A high unsubscribe rate could mean that you are sending too many emails or that your email content isn’t relevant or valuable to the people on your email list. Be sure to pay attention to this metric, especially when you make any changes to the content or frequency of your email campaigns. An uptick in unsubscribes could mean that you may want to rethink your change in strategy.
But also keep in mind that if subscribers are no longer interested in receiving your emails, it’s much better that they unsubscribe rather than mark your emails as spam.
Spam-complaint rate—This metric measures the percentage of subscribers who received your campaign and chose to mark your email as spam. Similar to the unsubscribe rate, a high spam-complaint rate tells you that something isn’t working with your email-marketing strategy. The MailChimp Email-Marketing Benchmark report found that the average abuse (spam-complaint) rate by industry ranged from 0.005% (daily deals/e-coupons tied with media and publishing) to 0.018% (construction).
Check out this FulcrumTech article to learn more about why subscribers mark an email as spam and ways to help stop them from doing it: “7 Tips to Keep Subscribers From Marking Your Emails as Spam.”
Bounce rate—An email bounce happens when an email is rejected by a subscriber’s email server. The bounce rate is further broken down into soft bounce rates and hard bounce rates. Soft bounces are often caused by temporary delivery issues, such as a full inbox, a problem with the server, or an email message that’s too large. On the other hand, hard bounces will never be delivered and are caused by a number of permanent reasons, including an email address that is invalid or doesn’t exist, a domain name that doesn’t exist, or a subscriber’s mailbox that is no longer active.
The bounce rate is calculated by dividing the total number of hard bounces by the total number of emails sent. A high bounce rate suggests problems with your email list management and possibly with your acquisition methods. A high bounce rate can also hurt your email deliverability because ISPs use bounce rates as a key determinant of sender reputations.
To give you an idea of average email bounce rates, here are some findings from MailChimp’s Email-Marketing Benchmarks report:
• Average soft bounces by industry ranged from 0.12% (daily deals/e-coupons) to 1.39% (architecture and construction)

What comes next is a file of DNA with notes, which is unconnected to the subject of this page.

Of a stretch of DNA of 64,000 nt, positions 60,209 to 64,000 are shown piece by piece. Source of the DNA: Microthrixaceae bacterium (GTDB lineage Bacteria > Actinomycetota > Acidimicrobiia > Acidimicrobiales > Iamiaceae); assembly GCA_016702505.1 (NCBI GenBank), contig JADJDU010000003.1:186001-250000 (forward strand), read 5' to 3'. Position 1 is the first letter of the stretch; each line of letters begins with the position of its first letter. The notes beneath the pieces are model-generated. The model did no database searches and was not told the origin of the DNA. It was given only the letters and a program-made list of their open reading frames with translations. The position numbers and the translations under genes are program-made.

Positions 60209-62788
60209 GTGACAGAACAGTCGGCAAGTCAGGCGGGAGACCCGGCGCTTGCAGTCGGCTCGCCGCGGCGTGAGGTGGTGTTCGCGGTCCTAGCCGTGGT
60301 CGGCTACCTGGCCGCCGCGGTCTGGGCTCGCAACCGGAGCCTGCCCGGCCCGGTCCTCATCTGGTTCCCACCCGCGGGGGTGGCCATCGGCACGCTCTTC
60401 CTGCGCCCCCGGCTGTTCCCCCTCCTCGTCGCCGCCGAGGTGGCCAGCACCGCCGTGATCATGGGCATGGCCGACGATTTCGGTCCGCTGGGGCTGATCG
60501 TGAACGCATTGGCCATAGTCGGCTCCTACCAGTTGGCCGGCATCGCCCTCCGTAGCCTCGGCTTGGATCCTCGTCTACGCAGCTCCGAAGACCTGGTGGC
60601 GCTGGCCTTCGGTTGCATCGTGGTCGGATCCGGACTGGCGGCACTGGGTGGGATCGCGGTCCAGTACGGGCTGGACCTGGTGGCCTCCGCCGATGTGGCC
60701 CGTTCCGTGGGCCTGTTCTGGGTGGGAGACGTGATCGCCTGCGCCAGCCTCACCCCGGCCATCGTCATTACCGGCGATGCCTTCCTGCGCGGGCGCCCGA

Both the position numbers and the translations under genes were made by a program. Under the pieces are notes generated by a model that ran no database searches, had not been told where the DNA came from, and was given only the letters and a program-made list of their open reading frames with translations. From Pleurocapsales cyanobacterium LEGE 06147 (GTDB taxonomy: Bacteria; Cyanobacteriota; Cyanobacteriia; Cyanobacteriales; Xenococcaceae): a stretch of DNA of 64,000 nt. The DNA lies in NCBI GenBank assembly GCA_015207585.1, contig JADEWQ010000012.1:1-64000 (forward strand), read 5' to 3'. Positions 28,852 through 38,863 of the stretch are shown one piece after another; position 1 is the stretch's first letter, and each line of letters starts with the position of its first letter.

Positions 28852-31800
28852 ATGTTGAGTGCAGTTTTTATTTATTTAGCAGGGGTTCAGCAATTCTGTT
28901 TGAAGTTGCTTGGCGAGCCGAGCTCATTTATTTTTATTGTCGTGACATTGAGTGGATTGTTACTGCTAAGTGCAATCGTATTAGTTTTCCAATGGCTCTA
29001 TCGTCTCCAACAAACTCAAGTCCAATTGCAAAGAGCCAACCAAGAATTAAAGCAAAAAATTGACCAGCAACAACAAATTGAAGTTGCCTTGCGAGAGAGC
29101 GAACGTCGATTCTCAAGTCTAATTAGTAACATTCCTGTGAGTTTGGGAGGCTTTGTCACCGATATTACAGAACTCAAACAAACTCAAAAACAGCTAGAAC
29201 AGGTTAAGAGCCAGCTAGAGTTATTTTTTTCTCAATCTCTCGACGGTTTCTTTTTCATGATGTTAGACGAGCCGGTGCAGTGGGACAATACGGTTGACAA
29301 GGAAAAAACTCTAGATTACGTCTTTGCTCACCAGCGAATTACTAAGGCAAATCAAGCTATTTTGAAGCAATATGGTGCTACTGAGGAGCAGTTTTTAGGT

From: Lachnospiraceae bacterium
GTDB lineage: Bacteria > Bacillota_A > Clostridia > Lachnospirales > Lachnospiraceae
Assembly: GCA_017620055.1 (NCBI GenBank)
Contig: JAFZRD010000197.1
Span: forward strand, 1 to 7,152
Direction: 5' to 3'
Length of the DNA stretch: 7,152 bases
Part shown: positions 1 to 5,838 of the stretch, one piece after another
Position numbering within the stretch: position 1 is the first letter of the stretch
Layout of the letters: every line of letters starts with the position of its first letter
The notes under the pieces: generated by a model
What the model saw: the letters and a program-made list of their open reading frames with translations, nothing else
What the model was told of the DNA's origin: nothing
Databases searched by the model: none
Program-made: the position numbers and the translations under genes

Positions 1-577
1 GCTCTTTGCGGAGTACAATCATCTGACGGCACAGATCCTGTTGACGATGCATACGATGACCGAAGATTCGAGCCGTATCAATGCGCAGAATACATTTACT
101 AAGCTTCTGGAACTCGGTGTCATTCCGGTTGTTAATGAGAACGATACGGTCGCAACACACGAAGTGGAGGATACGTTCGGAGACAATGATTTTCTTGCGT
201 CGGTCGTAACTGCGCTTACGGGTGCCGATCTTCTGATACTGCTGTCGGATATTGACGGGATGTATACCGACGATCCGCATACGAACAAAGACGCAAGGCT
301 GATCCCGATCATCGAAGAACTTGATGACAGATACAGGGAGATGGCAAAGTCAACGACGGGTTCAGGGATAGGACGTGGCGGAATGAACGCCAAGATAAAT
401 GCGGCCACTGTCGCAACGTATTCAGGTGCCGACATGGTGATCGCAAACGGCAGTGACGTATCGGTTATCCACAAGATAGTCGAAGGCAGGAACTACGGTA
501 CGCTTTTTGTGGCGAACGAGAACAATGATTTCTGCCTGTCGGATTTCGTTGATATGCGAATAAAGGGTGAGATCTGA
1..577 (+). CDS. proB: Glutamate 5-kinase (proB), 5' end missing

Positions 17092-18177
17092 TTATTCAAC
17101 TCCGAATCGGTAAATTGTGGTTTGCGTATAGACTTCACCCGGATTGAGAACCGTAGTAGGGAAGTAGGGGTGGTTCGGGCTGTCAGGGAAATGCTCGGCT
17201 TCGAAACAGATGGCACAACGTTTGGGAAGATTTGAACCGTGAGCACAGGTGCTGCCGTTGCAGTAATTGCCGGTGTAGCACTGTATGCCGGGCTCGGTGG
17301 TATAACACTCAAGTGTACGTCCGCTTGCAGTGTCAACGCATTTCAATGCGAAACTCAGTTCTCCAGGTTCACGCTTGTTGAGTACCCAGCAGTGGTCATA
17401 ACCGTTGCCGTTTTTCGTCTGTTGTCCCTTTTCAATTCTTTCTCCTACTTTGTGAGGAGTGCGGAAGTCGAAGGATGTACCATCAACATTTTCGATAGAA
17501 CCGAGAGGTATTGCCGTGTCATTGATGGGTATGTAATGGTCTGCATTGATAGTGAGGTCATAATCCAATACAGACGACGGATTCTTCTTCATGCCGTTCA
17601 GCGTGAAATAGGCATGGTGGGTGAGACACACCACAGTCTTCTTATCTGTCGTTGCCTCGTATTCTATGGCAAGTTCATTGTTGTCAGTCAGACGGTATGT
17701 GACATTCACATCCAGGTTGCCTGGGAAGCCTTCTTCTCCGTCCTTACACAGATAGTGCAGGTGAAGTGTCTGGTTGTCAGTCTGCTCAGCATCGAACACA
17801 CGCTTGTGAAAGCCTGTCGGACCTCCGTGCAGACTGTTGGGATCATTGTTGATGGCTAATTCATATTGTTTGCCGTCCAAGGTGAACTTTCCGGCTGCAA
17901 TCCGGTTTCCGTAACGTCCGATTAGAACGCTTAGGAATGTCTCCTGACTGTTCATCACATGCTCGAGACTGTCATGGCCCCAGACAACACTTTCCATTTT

• Average hard bounces by industry ranged from 0.07% (daily deals/e-coupons) to 0.98% (construction).
For ways to help lower your number of email bounces, check out the FulcrumTech article, “6 Tips to Reduce Your Email Bounce Rate.”
Conversion rate—Are you achieving your email-marketing goals? That’s what the conversion rate helps you determine. The conversion rate is the percentage of recipients who click on a link in an email and then complete the desired action, such as making a purchase, filling out a form to subscribe to receive your emails, or downloading content.
Although your entire email campaign strategy impacts conversion rate, your landing pages are critical to your email-marketing success. In the FulcrumTech article, “Landing Page Optimization—9 Tips for Driving Email Campaign Conversions,” you’ll find some great strategies for optimizing your landing pages to help increase your conversion rates and meet your email-marketing goals.
These and many other email campaign metrics are essential to helping you know what’s working and what’s not working in your email-marketing program. But many companies are challenged to find an effective and efficient way of tracking and analyzing those metrics. If that’s the case for your company, then FulcrumTech’s IntelliSents may be just the tool your marketing team needs. IntelliSents is an online email analytics platform that displays email performance and deliverability trends over time of more than 25 key data points, including open, click-through, bounce, and unsubscribe rates.
Contact FulcrumTech today for a free IntelliSents demonstration and to learn more about how to easily and effectively track your email campaign metrics and achieve email-marketing success.